28 October 2013

In 1973 I was mostly bored and lonely. My grades started to drop and I think I spent a lot of my time after school listening to AFN, pretending to do my homework and fighting with my sister.
Copying someone's homework on the bus in the morning, trying to stay awake during lessons and so on. All that time wasted on Latin irregular verbs, the finer aspects of the Thirty Years' War, morphological traits of the European swifts and that black hole called maths. Never enough money. 
Lou Reed's Transformer was one of the first albums I bought and I remember holding it in my hands on the bus home, reading the track list on the back cover and the curious looks from the person sitting next to me. Well, I was 14. And since my English was very poor I hadn't a clue what he was singing about. It was the doo-doo-doo, doo-doo chorus that got me hooked. But within a very short time, Lou Reed provided education, valuable, seriously needed and liberating education. A glimpse of a strange, mad, wild freedom.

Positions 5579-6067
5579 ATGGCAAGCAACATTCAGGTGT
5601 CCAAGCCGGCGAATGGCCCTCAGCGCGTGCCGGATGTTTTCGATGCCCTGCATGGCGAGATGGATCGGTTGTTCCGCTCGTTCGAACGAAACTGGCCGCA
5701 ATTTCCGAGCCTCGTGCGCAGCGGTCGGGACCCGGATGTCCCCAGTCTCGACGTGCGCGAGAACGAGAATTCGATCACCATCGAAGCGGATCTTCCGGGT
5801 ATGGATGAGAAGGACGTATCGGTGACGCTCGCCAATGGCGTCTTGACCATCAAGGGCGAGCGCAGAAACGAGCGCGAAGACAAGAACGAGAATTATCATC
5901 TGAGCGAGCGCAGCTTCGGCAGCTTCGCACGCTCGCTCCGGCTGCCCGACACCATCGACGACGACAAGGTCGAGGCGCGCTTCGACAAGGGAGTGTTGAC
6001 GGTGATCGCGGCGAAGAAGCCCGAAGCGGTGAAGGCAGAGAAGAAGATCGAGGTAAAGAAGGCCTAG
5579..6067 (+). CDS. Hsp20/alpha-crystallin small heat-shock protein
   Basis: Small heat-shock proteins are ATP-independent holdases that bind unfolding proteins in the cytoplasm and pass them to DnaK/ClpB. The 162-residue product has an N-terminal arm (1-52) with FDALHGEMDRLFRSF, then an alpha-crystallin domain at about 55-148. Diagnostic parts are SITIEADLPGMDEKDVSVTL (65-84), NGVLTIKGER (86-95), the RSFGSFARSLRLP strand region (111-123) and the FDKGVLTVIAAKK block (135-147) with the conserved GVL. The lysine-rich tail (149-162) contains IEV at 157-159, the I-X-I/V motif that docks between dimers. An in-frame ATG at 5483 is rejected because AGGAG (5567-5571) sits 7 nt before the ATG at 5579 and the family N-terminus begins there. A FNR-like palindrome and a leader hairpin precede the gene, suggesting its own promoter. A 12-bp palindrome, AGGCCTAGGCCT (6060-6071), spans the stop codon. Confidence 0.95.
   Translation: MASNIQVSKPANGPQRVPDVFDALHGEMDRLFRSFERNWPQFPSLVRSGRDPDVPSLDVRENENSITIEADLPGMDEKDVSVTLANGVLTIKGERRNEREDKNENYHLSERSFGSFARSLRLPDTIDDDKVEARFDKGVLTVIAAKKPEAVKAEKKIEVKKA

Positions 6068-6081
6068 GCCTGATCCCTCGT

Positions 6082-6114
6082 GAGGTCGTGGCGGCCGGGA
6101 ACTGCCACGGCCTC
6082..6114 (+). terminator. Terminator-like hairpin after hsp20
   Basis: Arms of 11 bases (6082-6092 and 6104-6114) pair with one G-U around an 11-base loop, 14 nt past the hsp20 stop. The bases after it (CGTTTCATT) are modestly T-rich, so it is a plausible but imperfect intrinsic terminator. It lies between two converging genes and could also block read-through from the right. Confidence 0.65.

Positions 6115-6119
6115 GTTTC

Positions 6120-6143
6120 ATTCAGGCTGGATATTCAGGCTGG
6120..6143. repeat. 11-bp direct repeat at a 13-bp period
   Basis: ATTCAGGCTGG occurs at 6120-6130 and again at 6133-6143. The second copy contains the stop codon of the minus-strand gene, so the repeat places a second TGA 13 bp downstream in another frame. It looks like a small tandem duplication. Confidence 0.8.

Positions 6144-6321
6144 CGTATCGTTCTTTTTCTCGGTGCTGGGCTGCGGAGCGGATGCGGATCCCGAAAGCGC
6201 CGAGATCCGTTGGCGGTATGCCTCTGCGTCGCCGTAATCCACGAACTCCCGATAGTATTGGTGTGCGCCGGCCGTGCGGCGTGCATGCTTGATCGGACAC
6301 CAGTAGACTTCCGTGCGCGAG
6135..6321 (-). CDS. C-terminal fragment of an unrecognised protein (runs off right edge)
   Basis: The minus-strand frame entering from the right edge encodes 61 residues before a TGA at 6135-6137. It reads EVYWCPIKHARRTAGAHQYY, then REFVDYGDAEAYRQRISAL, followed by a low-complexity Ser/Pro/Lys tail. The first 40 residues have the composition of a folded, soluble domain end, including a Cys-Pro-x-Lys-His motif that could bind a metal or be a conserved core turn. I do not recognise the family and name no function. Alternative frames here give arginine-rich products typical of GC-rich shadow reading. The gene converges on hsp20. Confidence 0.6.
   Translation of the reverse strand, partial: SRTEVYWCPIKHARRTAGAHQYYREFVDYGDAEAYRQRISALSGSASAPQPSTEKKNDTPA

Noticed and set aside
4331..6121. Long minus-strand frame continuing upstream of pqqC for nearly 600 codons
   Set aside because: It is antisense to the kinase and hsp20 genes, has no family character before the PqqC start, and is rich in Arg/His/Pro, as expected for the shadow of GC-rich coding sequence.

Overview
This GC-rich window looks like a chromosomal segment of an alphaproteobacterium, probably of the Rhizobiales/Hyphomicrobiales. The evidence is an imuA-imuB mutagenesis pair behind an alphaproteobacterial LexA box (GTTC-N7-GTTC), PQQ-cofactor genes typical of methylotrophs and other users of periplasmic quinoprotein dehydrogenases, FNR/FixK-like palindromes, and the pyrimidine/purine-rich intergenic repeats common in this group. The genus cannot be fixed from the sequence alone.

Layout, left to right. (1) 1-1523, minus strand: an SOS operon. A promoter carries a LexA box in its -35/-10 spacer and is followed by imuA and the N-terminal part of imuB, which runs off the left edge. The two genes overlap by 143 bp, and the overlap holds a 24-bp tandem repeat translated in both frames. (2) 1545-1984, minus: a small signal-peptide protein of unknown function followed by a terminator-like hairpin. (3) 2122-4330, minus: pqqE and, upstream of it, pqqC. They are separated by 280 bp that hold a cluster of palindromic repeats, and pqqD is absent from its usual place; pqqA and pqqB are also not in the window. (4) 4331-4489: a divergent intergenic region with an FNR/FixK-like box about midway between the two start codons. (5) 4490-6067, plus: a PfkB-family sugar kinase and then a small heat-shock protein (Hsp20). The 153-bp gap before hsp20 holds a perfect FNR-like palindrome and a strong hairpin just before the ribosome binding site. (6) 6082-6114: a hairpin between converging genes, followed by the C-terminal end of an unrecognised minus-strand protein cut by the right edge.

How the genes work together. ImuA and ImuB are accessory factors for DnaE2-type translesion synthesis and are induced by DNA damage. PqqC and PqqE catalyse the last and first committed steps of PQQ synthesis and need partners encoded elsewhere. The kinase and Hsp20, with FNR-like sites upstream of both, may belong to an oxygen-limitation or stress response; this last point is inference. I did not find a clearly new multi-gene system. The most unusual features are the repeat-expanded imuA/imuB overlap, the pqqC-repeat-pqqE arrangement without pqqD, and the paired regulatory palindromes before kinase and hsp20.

1 comment:

  1. Even after so many years Walk on The Wild Side can still raise the hairs on the back of my neck. In a dark but wonderfully seductive way.

    Must confess that I don't know his music well - aside from the more famous songs (Perfect Day, Waiting for the Man). Maybe I should research further.